I’m back at Cedarville University now. Mom is still in therapy, and I’m back to class, exactly one month behind in each of my five courses. I get regular updates from Dad or Karen on how she’s doing. I receive FaceTime calls and video clips from the hospital, but ultimately they are like a sunny day in January: a wonderful, temporary gift, but not quite the thing you really want or need.
Here’s where things get tough. I can’t help but wonder now if I made the right decision in coming back. I have so many questions that need answering. Why did this happen? How is Mom? Is her memory improving? Is her mobility getting better? Will she be able to make a full recovery? Should I have stayed? Should I take a year off and work? Where would I work if I did? If I stay can I catch up? Will I even enjoy what’s left of the last semester of my senior year? Is it wrong to wonder that? Should I go back so my Dad can go return to work? If I go back, will I regret not staying? Should I drop a class and take it this summer? Can I even afford to take a class this summer? Or should I just slog through, get a not-so-great grade and be done?
Lately life has offered so, so many questions and I have so, so few answers. My answer to just about every question lately is a resounding, “I DON’T KNOW!” and every time I ask for help from God it feels like I’m talking to a wall. Just about every day I pray the supplication of the father in Mark 9:24, “I believe; help my unbelief!” I don’t really know what else to do.
It’s one thing to trust God on your way to church on Sunday morning, listening to “’Tis So Sweet to Trust in Jesus” coming through the speakers of your car. It’s entirely another to trust him a few hours later when your world has been rocked; when you have to leave that whole situation behind, go back to your life and pretend that everything is normal; when you look at the list of things you’re expected to catch up on and it makes you just laugh, and not in a “ha-ha” funny way, but a “Wow, I am up that creek without a paddle ha-ha” funny way; when you have to smile, nod and be polite in class when all you want to do is just yell at the world until your lungs burn. I’m trying to trust, but man, is it hard when your world is this way.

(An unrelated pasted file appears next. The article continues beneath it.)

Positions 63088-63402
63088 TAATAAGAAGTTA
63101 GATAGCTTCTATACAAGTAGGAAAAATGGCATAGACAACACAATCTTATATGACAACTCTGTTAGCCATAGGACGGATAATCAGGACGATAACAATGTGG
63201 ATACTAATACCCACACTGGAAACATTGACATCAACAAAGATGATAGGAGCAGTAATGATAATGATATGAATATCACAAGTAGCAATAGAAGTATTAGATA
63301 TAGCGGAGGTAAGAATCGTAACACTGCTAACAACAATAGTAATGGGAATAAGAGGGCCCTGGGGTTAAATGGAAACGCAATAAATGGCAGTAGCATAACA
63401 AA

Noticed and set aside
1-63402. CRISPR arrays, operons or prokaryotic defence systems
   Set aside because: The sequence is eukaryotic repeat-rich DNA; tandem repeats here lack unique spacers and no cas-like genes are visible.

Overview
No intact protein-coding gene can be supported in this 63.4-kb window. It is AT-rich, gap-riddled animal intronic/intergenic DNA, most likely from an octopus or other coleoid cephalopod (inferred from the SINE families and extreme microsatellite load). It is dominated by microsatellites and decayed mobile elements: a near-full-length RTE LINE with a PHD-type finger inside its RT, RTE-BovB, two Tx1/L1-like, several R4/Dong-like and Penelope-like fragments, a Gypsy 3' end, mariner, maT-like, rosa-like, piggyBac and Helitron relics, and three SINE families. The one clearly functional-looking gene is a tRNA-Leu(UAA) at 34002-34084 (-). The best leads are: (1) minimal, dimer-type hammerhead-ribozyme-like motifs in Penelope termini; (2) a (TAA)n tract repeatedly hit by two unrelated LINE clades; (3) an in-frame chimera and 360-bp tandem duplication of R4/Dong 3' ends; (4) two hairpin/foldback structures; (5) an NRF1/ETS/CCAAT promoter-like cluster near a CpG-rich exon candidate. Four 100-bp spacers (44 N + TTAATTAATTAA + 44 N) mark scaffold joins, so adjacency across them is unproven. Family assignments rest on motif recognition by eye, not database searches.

This is typically the part of a good Christian blog post where I should mention a few Bible verses and talk about how encouraged and #blessed that I am. But, to be honest, I don’t feel either of those things. I know I should, I mean, look at the miracle that occured in my life. But what about now, when there are so many questions that need answered, and when all I hear when I pray is the sound of my own thoughts?
I’m not depressed, and I’m not becoming an atheist. I’m just wondering a bit. God is good no matter what my circumstances are. I trust that. I just wish I could hear Him now.
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So there you have it: an introduction to this series. Like I said: not all puppies and daisies, but it’s all true. Along the way in this series I’ll fill in some of the details of what happened, how we’re all doing and what I discover along the way. I promise every post won’t all be as long as this one is (read: I don’t have the time to write this much twice a week.).
In the end I hope these posts help me to crystallize my thoughts and figure some things out about who I am, who God is and what trusting Him should look like. As I wrote earlier, the main point of these is to get me to think about what this all means. If it sparks a helpful thought or meaningful conversation with a friend I’ll consider them a success.
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Part 1 | Part 2 | Part 3 | Part 4 | Part 5 | Part 6 | Part 7 | Part 8 | Part 9 | Part 10